Women’s Designer

SPOTLIGHT OUR BUYERS SEARCH THE WORLD TO BRING YOU THE MOST EXCITING NEW DESIGNERS AND COLLECTIONS!

RACHEL GILBERT

Founded in 2007 by Australian designer Rachel Gilbert, the brand offers intricate hand-embellished designs for formal wear as well as a selection of modern occasion separates, worn by some of the most iconic women of our time and celebrated across the globe. Luxury infiltrates every element of the brand, from the garments which are produced to the finest quality and presented in flagship boutiques in Paddington, Sydney and Armadale, Melbourne.

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What’s

NEW FALL’S MUST-HAVES

GABRIELA HEARST Gabriela Hearst was raised on a ranch in Uruguay. She honored her heritage with the launch of her eponymous label in fall of 2015, also taking over the operations of her family’s ranch. Hearst wanted to create a brand that reflects a slower pace, where things are created with care and detail. Each garment is made with impeccable construction and noble materials. Together, they tell a story of the places she loves that made her who she is: Uruguay and New York. Combining the utilitarian and the beautiful, she creates long-lasting garments that hold memories for the woman who wears them.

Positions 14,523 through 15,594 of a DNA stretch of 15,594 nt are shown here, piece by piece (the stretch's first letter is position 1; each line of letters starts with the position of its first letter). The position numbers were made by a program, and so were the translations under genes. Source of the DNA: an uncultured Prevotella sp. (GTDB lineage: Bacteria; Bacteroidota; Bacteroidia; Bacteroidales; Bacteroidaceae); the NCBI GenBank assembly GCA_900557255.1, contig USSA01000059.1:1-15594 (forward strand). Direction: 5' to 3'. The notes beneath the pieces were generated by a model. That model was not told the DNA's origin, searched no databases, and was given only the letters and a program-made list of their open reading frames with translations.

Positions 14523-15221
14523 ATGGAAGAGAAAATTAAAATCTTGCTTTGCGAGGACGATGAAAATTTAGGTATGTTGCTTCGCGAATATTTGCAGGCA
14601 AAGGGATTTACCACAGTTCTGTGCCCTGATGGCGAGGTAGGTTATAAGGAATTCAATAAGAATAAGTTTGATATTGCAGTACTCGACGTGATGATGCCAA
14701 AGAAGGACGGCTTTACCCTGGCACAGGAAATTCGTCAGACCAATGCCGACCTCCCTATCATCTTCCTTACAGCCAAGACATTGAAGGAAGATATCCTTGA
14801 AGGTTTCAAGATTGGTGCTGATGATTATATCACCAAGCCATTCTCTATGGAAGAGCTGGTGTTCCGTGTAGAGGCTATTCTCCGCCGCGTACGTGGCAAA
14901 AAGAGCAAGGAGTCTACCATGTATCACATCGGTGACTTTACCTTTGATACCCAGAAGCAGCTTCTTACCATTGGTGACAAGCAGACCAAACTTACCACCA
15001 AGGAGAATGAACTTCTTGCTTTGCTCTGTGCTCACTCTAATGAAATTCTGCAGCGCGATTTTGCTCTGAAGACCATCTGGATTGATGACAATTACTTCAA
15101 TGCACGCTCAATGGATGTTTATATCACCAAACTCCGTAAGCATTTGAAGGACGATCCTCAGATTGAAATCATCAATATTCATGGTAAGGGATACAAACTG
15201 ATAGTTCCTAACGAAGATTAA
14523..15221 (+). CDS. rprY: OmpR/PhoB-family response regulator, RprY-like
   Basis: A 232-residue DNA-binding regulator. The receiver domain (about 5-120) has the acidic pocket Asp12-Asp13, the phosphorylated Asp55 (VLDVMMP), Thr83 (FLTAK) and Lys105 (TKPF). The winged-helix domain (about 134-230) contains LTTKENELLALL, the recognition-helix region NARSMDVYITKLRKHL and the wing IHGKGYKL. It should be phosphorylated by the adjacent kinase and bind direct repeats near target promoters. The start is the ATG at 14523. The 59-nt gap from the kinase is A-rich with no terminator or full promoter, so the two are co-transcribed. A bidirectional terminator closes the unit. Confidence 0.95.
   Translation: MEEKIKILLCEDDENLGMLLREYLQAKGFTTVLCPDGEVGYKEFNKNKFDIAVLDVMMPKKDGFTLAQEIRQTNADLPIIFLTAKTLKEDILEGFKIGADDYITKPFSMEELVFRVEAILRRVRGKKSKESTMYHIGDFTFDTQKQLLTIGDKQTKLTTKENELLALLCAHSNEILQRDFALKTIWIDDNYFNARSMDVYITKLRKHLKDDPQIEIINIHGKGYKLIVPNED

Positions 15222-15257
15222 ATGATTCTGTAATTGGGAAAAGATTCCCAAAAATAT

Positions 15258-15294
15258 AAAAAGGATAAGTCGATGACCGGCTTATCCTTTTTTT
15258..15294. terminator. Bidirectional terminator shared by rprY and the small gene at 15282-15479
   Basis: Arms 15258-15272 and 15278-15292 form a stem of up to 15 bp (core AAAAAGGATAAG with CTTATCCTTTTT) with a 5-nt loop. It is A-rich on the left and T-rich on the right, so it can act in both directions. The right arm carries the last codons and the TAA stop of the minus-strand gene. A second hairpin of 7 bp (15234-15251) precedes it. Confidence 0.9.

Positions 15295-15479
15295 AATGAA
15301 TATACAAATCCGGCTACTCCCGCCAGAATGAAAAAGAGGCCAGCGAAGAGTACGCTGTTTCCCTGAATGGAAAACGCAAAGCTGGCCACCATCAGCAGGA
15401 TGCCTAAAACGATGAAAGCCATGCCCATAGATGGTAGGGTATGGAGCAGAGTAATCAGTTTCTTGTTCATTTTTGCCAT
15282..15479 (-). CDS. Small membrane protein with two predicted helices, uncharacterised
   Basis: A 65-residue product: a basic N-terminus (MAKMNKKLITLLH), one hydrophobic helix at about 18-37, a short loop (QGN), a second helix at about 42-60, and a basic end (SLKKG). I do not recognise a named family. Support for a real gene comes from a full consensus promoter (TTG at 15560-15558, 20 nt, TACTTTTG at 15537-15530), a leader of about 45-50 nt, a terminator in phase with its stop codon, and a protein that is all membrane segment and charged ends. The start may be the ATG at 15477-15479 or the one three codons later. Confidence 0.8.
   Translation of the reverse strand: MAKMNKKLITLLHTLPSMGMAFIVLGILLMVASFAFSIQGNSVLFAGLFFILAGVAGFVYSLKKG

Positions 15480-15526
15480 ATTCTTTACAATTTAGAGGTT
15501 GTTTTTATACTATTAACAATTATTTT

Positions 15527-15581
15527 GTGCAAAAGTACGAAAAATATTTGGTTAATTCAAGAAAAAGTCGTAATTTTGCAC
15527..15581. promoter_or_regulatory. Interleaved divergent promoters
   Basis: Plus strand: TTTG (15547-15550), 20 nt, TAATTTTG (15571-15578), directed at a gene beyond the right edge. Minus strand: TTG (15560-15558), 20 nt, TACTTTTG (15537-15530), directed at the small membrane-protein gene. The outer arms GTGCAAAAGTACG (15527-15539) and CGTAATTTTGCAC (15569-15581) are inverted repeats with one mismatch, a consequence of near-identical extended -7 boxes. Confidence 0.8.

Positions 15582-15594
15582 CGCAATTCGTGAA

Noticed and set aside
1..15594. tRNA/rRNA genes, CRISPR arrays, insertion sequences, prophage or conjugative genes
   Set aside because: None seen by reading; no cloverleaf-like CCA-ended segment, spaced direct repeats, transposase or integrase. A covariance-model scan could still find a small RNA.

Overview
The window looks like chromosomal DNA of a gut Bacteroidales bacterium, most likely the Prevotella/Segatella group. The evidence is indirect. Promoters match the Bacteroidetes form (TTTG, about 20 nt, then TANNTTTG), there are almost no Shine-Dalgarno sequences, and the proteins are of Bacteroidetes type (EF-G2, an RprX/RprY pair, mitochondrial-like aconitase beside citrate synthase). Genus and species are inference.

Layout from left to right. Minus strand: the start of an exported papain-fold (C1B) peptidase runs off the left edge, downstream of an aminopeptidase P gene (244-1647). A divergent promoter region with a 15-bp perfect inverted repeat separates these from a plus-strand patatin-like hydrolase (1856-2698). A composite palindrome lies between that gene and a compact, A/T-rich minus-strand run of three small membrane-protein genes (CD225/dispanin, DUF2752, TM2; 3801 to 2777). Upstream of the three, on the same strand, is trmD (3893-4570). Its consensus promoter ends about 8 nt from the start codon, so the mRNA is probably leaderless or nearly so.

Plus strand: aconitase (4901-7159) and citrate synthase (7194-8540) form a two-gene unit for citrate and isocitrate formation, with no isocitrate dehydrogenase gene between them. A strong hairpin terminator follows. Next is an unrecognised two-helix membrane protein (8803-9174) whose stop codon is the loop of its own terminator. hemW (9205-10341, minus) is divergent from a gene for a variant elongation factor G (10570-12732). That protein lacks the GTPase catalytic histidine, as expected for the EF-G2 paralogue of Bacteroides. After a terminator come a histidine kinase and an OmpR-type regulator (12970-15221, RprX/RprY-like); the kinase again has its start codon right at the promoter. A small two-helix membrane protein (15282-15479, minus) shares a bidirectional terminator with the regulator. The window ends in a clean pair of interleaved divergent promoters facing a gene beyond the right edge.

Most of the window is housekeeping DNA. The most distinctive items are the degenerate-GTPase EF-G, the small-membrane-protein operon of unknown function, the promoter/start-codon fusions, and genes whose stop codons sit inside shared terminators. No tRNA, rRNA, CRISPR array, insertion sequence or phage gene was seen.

NILI LOTAN

Since its launch in 2003, Nili Lotan has been synonymous with sophisticated, timeless wardrobe staples. Her expertly crafted pieces have earned success with fashion editors and celebrities, who seek quality essentials to take them from day to night, casual to formal. Lotan’s collections blend her Israeli heritage and New York sensibility – her signature army jackets, bohemian peasant blouses and airy beach dresses are reminiscent of Tel Aviv while her iconic silk cami dresses, luxurious knits and refined suiting evoke Tribeca, her home now. Lotan has a dedicated following among fashion’s elite, including Gigi Hadid, Kendall Jenner, Jennifer Lawrence and Gwyneth Paltrow.

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Leah Chase changed the course of the world over bowls of gumbo. BY LESLEY RUBENSTEIN

LEAH CHASE BY GUSTAVE BLACHE III. OIL ON PANEL, 2010. NATIONAL PORTRAIT GALLERY, SMITHSONIAN INSTITUTION; GIFT OF THE ARTIST IN HONOR OF MR. RICHARD C. COLTON, JR.

FOOD for thought

Leah Chase never stepped foot in restaurant until she applied to become a waitress. That was in 1941, when segregation laws prevented African Americans from eating out. Almost 80 years later, the “Queen of Creole Cuisine” has two portraits hanging in the Smithsonian. She received The James Beard Who’s Who of Food and Beverage in America Award, given to the most accomplished food and beverage professionals in the country, and later another James Beard Lifetime Achievement Award for having “a positive and long-lasting impact on the way we eat, cook and think about food in America.”